A Part Hate: A Gangster Called Big Times – Dookoom (Independent)

2014-10-12 06:00

Apartheid wasn’t just a brutal, oppressive, racist system; it was a living, breathing nightmare.

And Cape Town hip-hop crew Dookoom’s new EP, A Gangster Called Big Times, is the legacy of that nightmare writ large, sculpted out of menacing beats, aggressive synths and lyrics dripping with hatred, resentment and self-loathing.

It’s as if it has been born into this world to burst smug bubbles of privilege and to rubbish self-serving claims that “it’s time to just get over it”.

It speaks to a very specific lived reality of millions of South Africans in the Cape Flats, ravaged by the social ills of gangs, drugs and racism; and economic ills like poverty and inequality.

Opening with a banging beat from producer Human Waste and industrial-strength synths, the lead single Larney Jou P**s, doesn’t hold back for a second.

Frontman Isaac Mutant appropriates the children’s church song Father Abraham, flipping its lyrics to talk about the relationship between farm owners and farm workers and the state of land redistribution in South Africa.

“Farmer Abrahams has many farms / Many farms has farmer Abrahams / I work one of them / And so do you / So let’s go burn them down”.

It’s a smart lyrical ploy that’s bound to cause an outcry among the land-owning class of South Africa.

Never mind the “studio”, Mutant is touching them on their farm and their church, all within five lines.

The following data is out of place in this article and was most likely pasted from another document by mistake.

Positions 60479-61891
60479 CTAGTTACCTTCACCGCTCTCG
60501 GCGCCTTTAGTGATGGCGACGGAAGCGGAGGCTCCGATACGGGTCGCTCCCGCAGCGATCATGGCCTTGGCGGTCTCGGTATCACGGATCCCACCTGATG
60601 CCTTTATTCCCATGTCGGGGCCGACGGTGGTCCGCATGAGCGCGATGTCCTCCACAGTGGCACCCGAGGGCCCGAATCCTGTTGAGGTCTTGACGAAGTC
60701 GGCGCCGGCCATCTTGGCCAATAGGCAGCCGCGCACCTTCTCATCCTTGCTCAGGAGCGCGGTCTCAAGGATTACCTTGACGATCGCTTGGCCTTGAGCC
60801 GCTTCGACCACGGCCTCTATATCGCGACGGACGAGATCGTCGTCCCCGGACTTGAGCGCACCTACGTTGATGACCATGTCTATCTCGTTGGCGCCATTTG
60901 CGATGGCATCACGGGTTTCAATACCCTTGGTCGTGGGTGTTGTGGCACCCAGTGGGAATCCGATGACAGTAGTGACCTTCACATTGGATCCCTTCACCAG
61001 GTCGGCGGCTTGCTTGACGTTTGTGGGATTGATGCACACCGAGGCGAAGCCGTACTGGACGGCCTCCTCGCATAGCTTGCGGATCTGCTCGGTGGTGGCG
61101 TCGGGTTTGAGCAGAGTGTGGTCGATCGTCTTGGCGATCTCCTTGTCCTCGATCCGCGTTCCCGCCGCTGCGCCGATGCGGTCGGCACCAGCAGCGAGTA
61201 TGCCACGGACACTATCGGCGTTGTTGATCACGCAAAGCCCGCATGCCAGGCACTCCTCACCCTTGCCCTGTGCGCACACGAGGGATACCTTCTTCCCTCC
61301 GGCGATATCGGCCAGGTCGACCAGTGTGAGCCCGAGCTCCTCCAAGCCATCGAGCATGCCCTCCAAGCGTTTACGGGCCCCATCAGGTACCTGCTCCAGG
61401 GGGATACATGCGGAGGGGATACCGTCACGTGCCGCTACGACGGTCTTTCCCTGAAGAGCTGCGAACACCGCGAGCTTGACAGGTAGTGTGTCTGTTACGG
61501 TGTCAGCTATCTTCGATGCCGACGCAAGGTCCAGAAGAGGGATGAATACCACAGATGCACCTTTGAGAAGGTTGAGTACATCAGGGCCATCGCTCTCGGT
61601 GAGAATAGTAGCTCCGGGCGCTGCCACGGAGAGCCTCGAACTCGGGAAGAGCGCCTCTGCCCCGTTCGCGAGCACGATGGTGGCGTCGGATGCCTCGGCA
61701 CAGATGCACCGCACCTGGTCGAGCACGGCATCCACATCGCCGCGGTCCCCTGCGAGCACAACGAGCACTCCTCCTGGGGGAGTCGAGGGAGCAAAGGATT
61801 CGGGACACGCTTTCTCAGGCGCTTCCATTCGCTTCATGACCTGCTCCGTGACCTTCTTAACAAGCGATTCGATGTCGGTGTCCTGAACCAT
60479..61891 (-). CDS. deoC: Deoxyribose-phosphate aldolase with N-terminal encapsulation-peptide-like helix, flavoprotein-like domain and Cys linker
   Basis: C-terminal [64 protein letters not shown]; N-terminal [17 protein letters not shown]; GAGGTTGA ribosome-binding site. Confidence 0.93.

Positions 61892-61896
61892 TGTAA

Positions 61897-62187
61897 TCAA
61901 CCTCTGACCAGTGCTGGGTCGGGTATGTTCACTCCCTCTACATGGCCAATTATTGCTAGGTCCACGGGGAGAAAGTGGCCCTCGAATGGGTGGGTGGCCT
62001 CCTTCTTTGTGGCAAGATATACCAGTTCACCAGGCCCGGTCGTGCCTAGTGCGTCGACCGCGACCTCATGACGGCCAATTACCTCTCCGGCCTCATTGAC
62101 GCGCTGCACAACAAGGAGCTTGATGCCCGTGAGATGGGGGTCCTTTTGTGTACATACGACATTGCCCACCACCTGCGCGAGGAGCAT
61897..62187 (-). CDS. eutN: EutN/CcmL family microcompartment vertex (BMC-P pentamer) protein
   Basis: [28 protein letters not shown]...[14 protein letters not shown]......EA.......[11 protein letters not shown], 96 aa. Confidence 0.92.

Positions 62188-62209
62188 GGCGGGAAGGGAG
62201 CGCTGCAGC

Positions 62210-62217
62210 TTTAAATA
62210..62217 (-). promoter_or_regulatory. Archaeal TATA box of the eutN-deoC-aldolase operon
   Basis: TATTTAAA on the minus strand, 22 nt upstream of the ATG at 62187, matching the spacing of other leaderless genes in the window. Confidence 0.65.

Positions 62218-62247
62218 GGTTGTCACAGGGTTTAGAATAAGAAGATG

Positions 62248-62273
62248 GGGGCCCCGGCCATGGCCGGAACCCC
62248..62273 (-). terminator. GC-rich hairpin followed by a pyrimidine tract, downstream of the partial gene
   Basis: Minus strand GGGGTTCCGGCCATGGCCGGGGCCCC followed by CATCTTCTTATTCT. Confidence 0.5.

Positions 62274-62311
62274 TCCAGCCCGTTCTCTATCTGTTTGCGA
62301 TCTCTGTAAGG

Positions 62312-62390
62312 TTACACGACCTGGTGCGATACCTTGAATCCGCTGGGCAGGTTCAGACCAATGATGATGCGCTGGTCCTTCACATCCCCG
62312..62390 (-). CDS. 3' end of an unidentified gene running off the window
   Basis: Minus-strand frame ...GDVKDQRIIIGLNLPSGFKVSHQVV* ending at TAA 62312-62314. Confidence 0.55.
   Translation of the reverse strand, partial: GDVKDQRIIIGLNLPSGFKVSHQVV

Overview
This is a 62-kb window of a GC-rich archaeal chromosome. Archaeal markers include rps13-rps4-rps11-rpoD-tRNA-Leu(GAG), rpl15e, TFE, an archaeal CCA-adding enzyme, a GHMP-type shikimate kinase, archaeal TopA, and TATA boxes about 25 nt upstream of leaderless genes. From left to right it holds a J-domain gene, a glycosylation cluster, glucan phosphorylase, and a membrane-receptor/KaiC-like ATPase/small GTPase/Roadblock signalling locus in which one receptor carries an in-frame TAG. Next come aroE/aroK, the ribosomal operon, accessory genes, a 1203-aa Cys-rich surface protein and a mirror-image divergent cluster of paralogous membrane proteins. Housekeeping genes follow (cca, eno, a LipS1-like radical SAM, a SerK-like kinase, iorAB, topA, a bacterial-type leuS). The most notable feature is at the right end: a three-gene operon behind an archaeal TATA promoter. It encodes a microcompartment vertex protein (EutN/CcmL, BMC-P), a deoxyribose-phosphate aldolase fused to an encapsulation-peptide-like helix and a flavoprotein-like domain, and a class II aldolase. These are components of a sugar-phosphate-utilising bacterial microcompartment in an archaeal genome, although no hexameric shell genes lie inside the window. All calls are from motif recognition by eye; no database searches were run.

Mutant clearly understands the potential of his lyrics to cause offence: he addresses it in the song when he spits: “By the way who the f**k is you to call my frustrated ass a racist”.

Electric sees Mutant turning his laser-focused truth- telling on himself:

“I’m septic / I’m an addict / I’m pathetic / I deny and accept it / I’m death wish / I get sick / my sexy is angry/ It’s electric”, spits Mutant on the chorus as menacing synths wail in the background.

On I Want You, Mutant delivers a personal-political narrative that addresses lust, gangsterism and the legacies of apartheid.

He can clearly be heard repeatedly singing the lines “shoot the boer” and “shoot the white people” which is sure to raise the ire of many.

The lyrics appear to be addressing the simmering anger within certain segments of South African society regarding the failures of democracy to deliver a better life for all South Africans.

But it’s the chorus of I Want You that best symbolises Mutant’s lyrical approach across the EP, “I was born in a dark space / Blood maze / Apart from rage / I’m the face of a part hate”.

His smart word play soundtracked by fuzzy distorted synths, smash-and-grab beats and haunting backing vocals from Eve Rakow, is the clearest statement of intent on the EP.

A Gangster Called Big Times is sure to cause controversy and offend many, but it is a necessary and timely salvo in the ongoing debate of where our democracy is headed, 20 years in.

Well that, and South African hip-hop hasn’t sounded this vital and engaged in, like, forever.

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